mala leche act really stinky wicked tongue to be so nasty
mocoso little guy tittle squirt snotface, snot
morro nerve a lot of cheek nerve
pijos none available stuck-up group of mamas
pijo de mierda shitface fartface
rareza/raro strange like that/weird guys odd sissy
tontolaba none available


(omitted) sobhead
tiene la cabeza como una jaula de grillos halfcracked cage of jumping jacks

One of the main sources of linguistic creativity in the Manolito series is the power of insults and offensive nicknames. The fact that there are many versions once more of every utterance in the source text indicates that English has the space for creativity in this realm.

 That is why it seems interesting to me to notice how many of them (chulito, gilipollas, Gafotas and tontolaba) end up omitted either in subtitles or dubbing. It is not sufficiently clear what the guidelines seem to be or the approach to render something superfluous and therefore omitted. Equally interesting are those cases in which the all the available translated versions agree (delincuentes, capullo).

maciza the best-looking girl knockout She has some legs, waist…

A positive instance of this creativity and cultural references is the example above that denotes a politically incorrect and outdated way to qualify a good-looking lady. The subtitle opted for the short equivalent, where the dubbed version ended up in a long-winded explanation of her physical traits that does not seem necessary and makes Manolito’s grandfather sound sleezier than he may be portrayed in the source text.

Physical violence

Source Text/Script Textual Translation Subtitles Dubbing
atizar none available punch / hit hit
Colleja to chew someone out, lecture (or omitted) wallop whacking you at the back of your head, slap around
currar none available to thump To clubber
guantazo ,

menudo guantazo te has pegado

Te arreo un guantazo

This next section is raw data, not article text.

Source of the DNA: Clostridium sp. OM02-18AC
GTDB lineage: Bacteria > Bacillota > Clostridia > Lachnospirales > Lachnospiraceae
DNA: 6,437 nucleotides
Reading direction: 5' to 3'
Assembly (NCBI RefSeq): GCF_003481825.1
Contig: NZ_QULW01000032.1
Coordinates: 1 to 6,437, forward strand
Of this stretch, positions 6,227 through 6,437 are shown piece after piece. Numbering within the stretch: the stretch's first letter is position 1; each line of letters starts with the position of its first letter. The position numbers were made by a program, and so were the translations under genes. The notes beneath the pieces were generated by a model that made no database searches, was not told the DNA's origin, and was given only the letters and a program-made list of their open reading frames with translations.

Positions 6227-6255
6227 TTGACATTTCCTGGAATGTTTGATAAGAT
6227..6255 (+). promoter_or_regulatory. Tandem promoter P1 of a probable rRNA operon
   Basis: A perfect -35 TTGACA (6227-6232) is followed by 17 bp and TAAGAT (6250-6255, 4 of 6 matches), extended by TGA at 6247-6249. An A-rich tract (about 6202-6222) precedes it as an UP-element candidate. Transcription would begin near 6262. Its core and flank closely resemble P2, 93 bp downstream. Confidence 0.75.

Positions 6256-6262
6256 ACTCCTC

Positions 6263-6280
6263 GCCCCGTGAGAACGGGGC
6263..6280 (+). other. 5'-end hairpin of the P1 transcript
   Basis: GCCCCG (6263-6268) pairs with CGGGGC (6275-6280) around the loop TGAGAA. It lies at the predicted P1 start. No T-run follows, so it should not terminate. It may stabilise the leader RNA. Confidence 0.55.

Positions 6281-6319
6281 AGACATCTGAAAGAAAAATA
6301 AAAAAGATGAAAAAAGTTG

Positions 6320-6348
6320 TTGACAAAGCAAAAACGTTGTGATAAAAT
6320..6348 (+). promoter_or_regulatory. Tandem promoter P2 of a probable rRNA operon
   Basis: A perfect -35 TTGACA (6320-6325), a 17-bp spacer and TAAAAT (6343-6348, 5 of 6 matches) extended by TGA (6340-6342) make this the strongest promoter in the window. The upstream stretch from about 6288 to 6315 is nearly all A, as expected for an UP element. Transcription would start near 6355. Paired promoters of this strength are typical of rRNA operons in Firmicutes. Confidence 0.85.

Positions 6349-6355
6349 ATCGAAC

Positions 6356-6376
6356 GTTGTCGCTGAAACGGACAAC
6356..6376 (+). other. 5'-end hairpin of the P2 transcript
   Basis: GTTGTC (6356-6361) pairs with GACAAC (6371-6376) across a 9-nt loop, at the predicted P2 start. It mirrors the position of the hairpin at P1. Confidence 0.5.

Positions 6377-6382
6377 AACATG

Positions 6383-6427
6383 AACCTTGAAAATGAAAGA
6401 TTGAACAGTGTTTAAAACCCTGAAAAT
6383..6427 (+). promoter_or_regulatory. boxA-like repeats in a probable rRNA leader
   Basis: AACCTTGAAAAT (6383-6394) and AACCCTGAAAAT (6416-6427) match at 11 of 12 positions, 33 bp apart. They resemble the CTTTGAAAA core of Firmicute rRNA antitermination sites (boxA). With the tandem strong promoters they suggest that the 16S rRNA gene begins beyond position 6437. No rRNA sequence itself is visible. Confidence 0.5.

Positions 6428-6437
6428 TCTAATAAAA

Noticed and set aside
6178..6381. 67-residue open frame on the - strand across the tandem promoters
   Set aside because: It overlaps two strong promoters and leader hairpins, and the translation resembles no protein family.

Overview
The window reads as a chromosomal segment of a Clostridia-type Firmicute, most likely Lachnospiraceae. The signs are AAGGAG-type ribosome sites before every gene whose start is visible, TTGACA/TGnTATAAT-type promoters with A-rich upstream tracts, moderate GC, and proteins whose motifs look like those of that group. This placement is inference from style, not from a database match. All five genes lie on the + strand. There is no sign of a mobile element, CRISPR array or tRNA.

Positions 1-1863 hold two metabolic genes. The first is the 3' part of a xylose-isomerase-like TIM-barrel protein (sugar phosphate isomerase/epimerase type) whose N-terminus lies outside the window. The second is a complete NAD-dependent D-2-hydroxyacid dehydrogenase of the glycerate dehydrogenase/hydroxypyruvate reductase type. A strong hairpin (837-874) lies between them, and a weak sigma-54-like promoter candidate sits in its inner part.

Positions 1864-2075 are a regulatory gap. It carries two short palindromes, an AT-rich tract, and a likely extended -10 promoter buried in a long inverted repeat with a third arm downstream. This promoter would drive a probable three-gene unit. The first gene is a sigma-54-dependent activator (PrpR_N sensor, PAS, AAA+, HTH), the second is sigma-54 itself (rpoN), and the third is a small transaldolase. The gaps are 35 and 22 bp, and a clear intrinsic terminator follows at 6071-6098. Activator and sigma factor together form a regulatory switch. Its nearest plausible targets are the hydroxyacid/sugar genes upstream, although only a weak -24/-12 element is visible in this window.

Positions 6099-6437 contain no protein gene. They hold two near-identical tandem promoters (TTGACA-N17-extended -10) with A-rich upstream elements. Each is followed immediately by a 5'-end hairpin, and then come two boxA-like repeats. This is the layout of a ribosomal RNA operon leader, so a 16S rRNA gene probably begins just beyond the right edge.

none available I’ll belt you one (omitted)
wallop That was some fall you took
wallop I’ll give you a good club
machacar pulverize crush you, torture finish someone off
me los cargo


none available I’ll kill them all I’ll kill’em immediately
os la vais a cargar mess up, omitted You are for it You are gonna get it
Me zurreis none available To hit To beat me up
Pinchar To carve To stab
Repartir cates To slap/wallop punchline
Te ‘via’ dar I’m gonna thump you I’m gonna give you a…
Te mato I kill you I’m going to kill you

As explained in the article that this appendix complements, physical violence has been removed from the English translated texts. In an audiovisual context, without going into the reasons why it is more permitted for a children’s audience, it is not possible to remove it without carrying out a major edition of the film itself so there are many more instances of physical violence as well as a variety of verbs and expressions related to physical aggression that have been translated quite directly. However, In the middle of the film, there are a number of tales by the Norwegian character, taken presumably from Norwegian folklore, which include and expand gore descriptions with lots of blood and physical violence. These are generally summarized and purified in the dubbed and subtitled version, presumably because these two films are produced for a younger audience.


Source Text/Script Textual Translation Subtitles Dubbing
Venga coño none available (omitted)


Coño, estamos en el dos mil
Joe macho cada día entiendo menos a mi hermano Shit, I understand my brother less every day. Jeepers
Nos ha jodio el metre That’s the maitre


who are you?
Joer The hell with it jeepers
Joer con lo que se queja mi madre de la factura de la luz And my mother complains about our electricity bill


Jeepers. my mother complains about our electricity bill
Jolines Flip! Bummer
Como si le llevamos al talego  none available (omitted) Slammer


(omitted) wow
puñetera friggin damned (lobster) stupid (lobster)

In terms of slang, once more the films have many more instances of this type of language, and they are mostly omitted or attenuated in both subtitles and dubbing. There is a scene in which the kids talk a lot about the advantages of being in prison with Yihad’s brother which has been translated quite directly in contrast with the several omissions of references to prison and AIDs in the textual translations.


Source Text/Script Textual Translation Subtitles Dubbing